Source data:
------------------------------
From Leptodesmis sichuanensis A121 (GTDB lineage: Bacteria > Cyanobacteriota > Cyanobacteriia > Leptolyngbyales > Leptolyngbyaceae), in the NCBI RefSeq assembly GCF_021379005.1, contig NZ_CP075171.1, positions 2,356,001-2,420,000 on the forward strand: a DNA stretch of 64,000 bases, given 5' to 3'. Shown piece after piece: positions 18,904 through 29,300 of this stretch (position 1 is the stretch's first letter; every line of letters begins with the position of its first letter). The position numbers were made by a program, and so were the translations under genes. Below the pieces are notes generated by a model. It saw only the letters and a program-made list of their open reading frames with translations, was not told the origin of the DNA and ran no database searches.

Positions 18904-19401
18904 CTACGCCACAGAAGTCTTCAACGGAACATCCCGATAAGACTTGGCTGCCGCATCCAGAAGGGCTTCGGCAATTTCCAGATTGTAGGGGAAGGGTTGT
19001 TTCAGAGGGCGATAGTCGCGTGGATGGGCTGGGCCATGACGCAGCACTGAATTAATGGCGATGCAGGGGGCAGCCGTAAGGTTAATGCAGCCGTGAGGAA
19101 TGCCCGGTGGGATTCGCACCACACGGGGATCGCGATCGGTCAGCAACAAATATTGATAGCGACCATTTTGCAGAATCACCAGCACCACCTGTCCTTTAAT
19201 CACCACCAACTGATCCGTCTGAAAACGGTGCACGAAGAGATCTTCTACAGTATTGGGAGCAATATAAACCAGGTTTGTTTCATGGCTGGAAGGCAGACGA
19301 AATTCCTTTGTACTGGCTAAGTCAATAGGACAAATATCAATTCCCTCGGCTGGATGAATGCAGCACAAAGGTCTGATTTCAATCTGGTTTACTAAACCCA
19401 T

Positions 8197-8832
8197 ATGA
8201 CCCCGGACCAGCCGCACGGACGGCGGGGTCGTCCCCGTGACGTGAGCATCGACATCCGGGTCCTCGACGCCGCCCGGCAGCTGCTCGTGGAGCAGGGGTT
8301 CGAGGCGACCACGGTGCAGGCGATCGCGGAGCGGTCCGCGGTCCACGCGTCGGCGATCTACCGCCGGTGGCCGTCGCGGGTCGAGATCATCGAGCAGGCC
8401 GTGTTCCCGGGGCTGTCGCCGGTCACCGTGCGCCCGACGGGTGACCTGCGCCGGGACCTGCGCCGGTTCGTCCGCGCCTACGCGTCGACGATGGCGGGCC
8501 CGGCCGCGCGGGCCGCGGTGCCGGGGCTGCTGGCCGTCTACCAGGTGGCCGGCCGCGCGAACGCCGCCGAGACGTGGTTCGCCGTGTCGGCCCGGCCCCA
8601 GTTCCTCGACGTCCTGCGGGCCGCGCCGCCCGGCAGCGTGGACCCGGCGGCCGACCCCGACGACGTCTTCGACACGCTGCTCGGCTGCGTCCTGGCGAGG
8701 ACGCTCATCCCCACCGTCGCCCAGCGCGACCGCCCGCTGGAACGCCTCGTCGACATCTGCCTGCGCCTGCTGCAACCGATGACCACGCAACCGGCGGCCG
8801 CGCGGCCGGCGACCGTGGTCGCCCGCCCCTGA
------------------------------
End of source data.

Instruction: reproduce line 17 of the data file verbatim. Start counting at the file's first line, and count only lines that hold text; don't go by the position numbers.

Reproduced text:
8801 CGCGGCCGGCGACCGTGGTCGCCCGCCCCTGA